(including the due date). Put late essays in my hands or in my mailbox at 308
Dulles (office closes at 5PM)—do not e-mail
- Participation 15%
Plagiarism, i.e., presenting someone
else’s writing or ideas as your own, is the ultimate academic sin. I will refer
all suspected cases to the Committee on Academic Misconduct. Please don’t put
either of us in this situation. Remember, when in doubt, go ahead and credit the
It is my assigned duty to help you learn the
methods and mechanics of good writing through instruction both in class and in
one-to-one meetings. I will happily look at drafts of your essays and I strongly
encourage revisions. The MLA style manual (see below) also contains much helpful
information on organizing and presenting your thoughts in writing. The OSU
Writing Center offers invaluable writing skills tutoring, including grammar
advice, all for free. The Center is located at 485 Mendenhall Labs and can be
contacted at 688-4291. It’s web site is located at http://www.cohums.ohio-state.edu/cstw/htm.
(available at Student Book Exchange (SBX), at 14th & High Street,
Atkins, Robert C. Dr. Atkins’ New Diet Revolution: The
Amazing No-Hunger Weight-Loss Plan That Has
Millions Lose Weight and Keep It Off. New York: Avon, 1999.
Jane. Dieting for Dummies. Indianapolis: IDG, 1998.
Cynthia, and Scott Swartzwelder and Wilkie Wilson. Pumped: Straight Facts for
Supplements, and Training. New York: Norton, 2000.
MANUAL (available at SBX; style manual for
this course, as well many other courses)
- National Academy of Sciences. On Being A Scientist. 2nd ed. Washington: National Academy
Gibaldi, Joseph. MLA
Handbook for Writers of Research Papers. 5th ed. New York: MLA,
PACKET AND RESERVES
A collection of several smaller readings
is available at Grade A Notes. A bright pink information sheet about this course
packet will be distributed in class. A copy will be available at the reserve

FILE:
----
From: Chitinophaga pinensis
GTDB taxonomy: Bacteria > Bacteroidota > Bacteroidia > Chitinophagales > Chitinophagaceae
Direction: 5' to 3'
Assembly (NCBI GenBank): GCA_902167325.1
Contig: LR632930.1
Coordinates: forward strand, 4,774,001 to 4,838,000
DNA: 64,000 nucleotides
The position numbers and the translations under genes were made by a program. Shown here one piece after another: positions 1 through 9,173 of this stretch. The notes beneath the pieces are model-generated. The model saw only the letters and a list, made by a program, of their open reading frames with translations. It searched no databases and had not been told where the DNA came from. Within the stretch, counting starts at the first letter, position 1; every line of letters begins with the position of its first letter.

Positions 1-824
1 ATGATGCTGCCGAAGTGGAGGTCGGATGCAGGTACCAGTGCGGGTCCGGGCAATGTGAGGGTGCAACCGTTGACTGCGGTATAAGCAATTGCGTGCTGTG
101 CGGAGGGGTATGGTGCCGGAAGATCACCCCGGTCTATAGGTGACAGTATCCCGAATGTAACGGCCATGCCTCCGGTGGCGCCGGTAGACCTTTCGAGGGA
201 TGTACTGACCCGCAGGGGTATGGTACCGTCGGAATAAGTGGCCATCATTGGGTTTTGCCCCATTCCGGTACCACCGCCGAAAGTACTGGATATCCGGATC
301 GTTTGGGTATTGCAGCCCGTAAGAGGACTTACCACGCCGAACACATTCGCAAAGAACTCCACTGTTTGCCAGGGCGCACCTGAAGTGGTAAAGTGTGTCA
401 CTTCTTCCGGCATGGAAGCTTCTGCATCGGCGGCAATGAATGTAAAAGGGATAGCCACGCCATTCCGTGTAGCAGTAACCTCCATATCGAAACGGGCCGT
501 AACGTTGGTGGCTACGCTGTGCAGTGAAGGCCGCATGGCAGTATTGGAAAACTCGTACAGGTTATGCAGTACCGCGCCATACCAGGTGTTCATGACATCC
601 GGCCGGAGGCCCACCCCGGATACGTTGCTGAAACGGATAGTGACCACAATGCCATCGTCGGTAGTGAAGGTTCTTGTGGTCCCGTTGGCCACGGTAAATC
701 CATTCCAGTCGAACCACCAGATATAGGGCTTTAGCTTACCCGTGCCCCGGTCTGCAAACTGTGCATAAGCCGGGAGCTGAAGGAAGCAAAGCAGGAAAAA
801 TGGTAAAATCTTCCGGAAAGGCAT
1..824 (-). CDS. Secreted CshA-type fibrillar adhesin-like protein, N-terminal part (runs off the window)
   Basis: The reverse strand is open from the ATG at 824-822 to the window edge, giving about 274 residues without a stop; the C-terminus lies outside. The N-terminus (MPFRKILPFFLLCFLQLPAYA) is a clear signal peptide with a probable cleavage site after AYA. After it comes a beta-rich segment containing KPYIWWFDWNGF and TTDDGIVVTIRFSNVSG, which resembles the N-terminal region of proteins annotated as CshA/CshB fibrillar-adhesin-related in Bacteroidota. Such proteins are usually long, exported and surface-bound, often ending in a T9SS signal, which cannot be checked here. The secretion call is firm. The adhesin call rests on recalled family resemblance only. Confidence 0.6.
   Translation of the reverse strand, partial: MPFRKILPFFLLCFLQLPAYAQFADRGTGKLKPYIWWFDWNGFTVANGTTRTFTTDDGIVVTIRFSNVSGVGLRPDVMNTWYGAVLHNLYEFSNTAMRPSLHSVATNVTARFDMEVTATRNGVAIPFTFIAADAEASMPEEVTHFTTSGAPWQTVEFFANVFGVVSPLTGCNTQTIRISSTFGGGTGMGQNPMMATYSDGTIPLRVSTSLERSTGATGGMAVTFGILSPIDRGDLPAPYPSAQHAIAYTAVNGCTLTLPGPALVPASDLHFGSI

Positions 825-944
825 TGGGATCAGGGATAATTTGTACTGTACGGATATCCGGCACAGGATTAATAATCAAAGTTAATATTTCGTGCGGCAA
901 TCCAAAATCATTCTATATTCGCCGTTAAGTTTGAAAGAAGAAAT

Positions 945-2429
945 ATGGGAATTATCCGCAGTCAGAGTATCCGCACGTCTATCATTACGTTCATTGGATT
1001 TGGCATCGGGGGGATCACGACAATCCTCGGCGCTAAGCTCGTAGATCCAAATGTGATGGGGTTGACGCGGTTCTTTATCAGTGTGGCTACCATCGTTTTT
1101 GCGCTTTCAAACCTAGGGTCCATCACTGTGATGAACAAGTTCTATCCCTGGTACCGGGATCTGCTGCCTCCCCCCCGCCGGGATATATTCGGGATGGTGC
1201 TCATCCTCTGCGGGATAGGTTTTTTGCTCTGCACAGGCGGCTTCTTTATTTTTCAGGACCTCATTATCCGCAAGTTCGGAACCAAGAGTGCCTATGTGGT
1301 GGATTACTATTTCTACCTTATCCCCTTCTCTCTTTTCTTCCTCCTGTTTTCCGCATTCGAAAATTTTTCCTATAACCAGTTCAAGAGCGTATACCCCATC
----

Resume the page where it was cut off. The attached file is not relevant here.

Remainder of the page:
counter of the main
reserve the right to change this at any time, so come to class and check the web
site regularly. The online syllabus is superior to the one handed out on the
first day of class. Readings are to be read and questions answered by class time
on the dates
Being A Scientist: 1-21. (SBX)
Norman. “Presumed Neutrality of Technology.” Controlling Technology:
Contemporary Issues. New York: Prometheus, 1991. 249-264. (course
Raymond. Keywords: A Vocabulary of Culture and Society. New York: Oxford
Entries = "Nature," and "Science." (course
George. “What is Science?”. 1945. Science and Technology Today. ed. Nancy
MacKenzie. New York: St. Martin’s, 1995. 12–15. (course
Lewis. “The Hazards of Science.” Science and Technology Today. ed.
New York: St. Martin’s, 1995. 149-154. (course
ESSAY TOPICS DISTRIBUTED
Stephen Jay. "Three: Measuring Heads." The Mismeasure of Man. 1981. Rev.
New York: Norton, 1996. 105141. (course
Thomas S. “The Route to Normal Science,” The Structure of Scientific
3rd ed. U. of Chicago P: Chicago, 1996.
10-22. (course packet)
Iron. Dir. George Butler and Robert Fiore. 1976. Videocassette. Rhino,
Bruno. “Introduction: Opening Pandora’s Black Box.” Science In Action.
UP, 1987. 1-17. (course packet)
Bruno. “Chapter 1: Literature.” Science In Action. Intro, Sections A
& B (not C), 21-44; Conclusion, 60-62. (course
for Dummies. Introduction, Chapters 1, 4, 6.
OF FIRST ESSAY
for Dummies. Chapters 9, 10,
Atkins’ New Diet Revolution. All three prefaces, Chapter 1: xi-xviii,
ESSAY TOPICS DISTRIBUTED
Atkins’ New Diet Revolution. Chapters 2-6, pp.
Iron II: The Women. George Butler. 1985. Videocassette. Central Park Media,
Arnold and Bill Dobbins. “The Abdomen,” and “Weight Control: Gaining Muscle,
Losing Fat.” The New Encyclopedia of Modern Bodybuilding. New York:
Simon & Schuster, 1998. 533-62, 731-47. (course
Chapters 1–4: 13-65. (SBX)
Pumped. Chapter 5: 66-101.
SECOND ESSAY DUE
FINAL EXAM STUDY
Evaluation of Instructor. Course Summation and Review
FINAL REVISIONS DUE BY 4:00 PM IN
MAILBOX AT 308
you want your graded essays back, please include